9
$\begingroup$

I'm trying to use Parallesubmit to run some calculations in parallel, but it looks like all the calculations are evaluated at one kernel. Consider this example:

LaunchKernels[]
(* {"KernelObject"[1, "local"], "KernelObject"[2, "local"], 
 "KernelObject"[3, "local"], "KernelObject"[4, "local"]} *)

f[a_, b_, {min_, max_}] := Pause[1]

ls = {0, 1};

DistributeDefinitions[f]
(* {f} *)

evl = Table[ParallelSubmit[{n}, {f[1, 0, ls], $KernelID}], {n, 1, 8}]

WaitAll[evl] // AbsoluteTiming
(* {8.0152, {{Null, 4}, {Null, 3}, {Null, 2}, {Null, 1}, {Null, 
   4}, {Null, 3}, {Null, 2}, {Null, 1}}} *)

We can see that $KernelID reported that the work are distributed among four kernels, but the timing shows they are evaluated at one kernel.

For comparison, ParallelTable works as expected

ParallelTable[{f[1, 0, ls], $KernelID}, {n, 1, 
   8}] // AbsoluteTiming
(* {2.00714, {{Null, 4}, {Null, 4}, {Null, 3}, {Null, 3}, {Null,
    2}, {Null, 2}, {Null, 1}, {Null, 1}}} *)

It appears that the problem may relate to the distribution of definition for ls, but why is there the inconsistency between $KernelID and AbsoluteTiming?

If ParallelSubmit doesn't know the definition of ls, I expect it to just complain, like in this example

t = 1;
evl = Table[ParallelSubmit[{n}, {Pause[t], $KernelID}], {n, 1, 4}];
WaitAll[evl]
(kernel 4) Pause::numnm :  Non-negative machine-sized number expected at position 1 in Pause[t].
(kernel 3) Pause::numnm :  Non-negative machine-sized number expected at position 1 in Pause[t].
(kernel 2) Pause::numnm :  Non-negative machine-sized number expected at position 1 in Pause[t].
(kernel 1) Pause::numnm :  Non-negative machine-sized number expected at position 1 in Pause[t].
(* {{Null, 4}, {Null, 3}, {Null, 2}, {Null, 1}} *)

Shall we consider this behavor as a bug?

$\endgroup$

1 Answer 1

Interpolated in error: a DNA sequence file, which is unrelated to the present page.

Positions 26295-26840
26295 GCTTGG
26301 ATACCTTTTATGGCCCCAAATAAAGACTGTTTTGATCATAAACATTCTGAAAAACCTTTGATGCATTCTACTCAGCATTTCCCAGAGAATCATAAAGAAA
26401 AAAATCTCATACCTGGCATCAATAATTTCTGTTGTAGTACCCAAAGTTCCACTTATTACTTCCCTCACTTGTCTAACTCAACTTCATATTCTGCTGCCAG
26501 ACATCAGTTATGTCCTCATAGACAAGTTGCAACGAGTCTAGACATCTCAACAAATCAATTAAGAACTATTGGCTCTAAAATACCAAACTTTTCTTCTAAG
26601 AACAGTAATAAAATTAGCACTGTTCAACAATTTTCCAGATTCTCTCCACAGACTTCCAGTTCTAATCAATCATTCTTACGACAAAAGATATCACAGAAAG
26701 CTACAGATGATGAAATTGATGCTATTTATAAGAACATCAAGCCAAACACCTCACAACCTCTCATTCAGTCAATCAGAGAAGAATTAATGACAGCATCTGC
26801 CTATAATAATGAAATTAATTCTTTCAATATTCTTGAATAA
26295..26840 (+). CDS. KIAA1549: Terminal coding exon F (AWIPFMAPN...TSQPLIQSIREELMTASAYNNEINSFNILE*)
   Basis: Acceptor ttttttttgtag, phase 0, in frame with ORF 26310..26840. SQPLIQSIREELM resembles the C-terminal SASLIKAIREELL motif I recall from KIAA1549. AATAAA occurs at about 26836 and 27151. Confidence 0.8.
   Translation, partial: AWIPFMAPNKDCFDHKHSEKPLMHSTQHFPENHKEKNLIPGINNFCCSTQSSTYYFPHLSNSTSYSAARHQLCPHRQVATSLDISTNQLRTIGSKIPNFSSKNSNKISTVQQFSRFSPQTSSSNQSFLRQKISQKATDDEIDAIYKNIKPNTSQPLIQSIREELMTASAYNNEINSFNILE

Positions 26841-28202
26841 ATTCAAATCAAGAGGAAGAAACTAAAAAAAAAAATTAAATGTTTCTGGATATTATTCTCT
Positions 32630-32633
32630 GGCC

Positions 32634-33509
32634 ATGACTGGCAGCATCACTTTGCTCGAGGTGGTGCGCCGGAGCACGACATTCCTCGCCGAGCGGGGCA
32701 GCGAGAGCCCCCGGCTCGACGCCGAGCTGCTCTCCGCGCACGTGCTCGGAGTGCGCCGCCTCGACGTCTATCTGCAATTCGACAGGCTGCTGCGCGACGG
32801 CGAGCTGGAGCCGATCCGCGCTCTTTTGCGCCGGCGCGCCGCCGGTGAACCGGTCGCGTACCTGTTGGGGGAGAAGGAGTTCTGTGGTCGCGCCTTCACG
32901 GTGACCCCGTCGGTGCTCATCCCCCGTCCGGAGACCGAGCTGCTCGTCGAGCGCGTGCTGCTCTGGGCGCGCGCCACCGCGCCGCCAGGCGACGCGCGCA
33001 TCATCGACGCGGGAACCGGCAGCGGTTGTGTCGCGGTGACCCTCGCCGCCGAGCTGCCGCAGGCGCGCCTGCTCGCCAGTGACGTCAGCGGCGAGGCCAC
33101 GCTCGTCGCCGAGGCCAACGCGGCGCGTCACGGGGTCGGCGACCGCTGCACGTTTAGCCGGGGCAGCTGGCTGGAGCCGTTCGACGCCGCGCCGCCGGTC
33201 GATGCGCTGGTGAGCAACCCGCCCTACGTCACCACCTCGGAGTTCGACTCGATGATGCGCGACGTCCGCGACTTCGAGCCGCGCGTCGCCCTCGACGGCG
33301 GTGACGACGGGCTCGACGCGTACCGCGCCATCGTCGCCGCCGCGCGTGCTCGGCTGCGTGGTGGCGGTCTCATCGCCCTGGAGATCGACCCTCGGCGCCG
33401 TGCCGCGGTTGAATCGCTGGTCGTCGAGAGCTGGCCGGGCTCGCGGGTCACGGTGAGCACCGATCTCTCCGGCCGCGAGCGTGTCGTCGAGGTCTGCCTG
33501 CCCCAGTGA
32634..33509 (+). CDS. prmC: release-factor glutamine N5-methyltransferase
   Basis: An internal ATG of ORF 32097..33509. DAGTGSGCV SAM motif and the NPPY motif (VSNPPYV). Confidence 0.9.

5
$\begingroup$

This is not a bug, and as you said the problem lies in the subkernels not knowing about ls. Monitoring the communication between the main and subkernels with LinkSnooper you can see packets being exchanged like

Master ---> Sub: EvaluatePacket[{Global`f[1, 0, Global`ls], $KernelID}]
Master <--- Sub: ReturnPacket[{Global`f[1, 0, Global`ls], 1}]

While $KernelID does get evaluated in the subkernels, f just returns as is, since the third argument has to be a list with two elements, and the subkernel does not have a definition for ls. The ReturnPacket then gets processed in the main kernel, and as ls is now defined, Pause[1] is evaluated.

In your second example it is not ParallelSubmit or WaitAll that are complaining (how could they be aware that they should know about ls?), but Pause was not called with a numeric argument.

So there are three solutions:

  1. Distribute the definition of ls to the subkernels

    DistributeDefinitions[ls];
    evl = Table[ParallelSubmit[{n}, {f[1, 0, ls], $KernelID}], {n, 1, 4}];
    WaitAll[evl] // AbsoluteTiming
    
{2.04807, {{Null, 2}, {Null, 1}, {Null, 2}, {Null, 1}}}
  1. Tell ParallelSubmit to substitute ls before sending everything off to the subkernels (as you did for n)

     evl = Table[ParallelSubmit[{n,ls}, {f[1, 0, ls], $KernelID}], {n, 1, 4}];
     WaitAll[evl] // AbsoluteTiming
    
{2.02098, {{Null, 2}, {Null, 1}, {Null, 2}, {Null, 1}}}
  1. Make f complain when not evaluated with proper arguments

    f::badArgs = "f called with impropper arguments";
    f[a_, b_, {min_, max_}] := Pause[1]
    f[___] := (Message[f::badArgs]; $Failed);
    
    DistributeDefinitions[f]
    
     evl = Table[ParallelSubmit[{n}, {f[1, 0, ls], $KernelID}], {n, 1, 4}];
     WaitAll[evl] // AbsoluteTiming
    
f::badArgs :  f called with impropper arguments  
f::badArgs :  f called with impropper arguments  
f::badArgs :  f called with impropper arguments  
f::badArgs :  f called with impropper arguments  
{1.22837, {{$Failed, 4}, {$Failed, 3}, {$Failed, 2}, {$Failed, 1}}}
$\endgroup$

Your Answer

By clicking “Post Your Answer”, you agree to our terms of service and acknowledge you have read our privacy policy.

Not the answer you're looking for? Browse other questions tagged or ask your own question.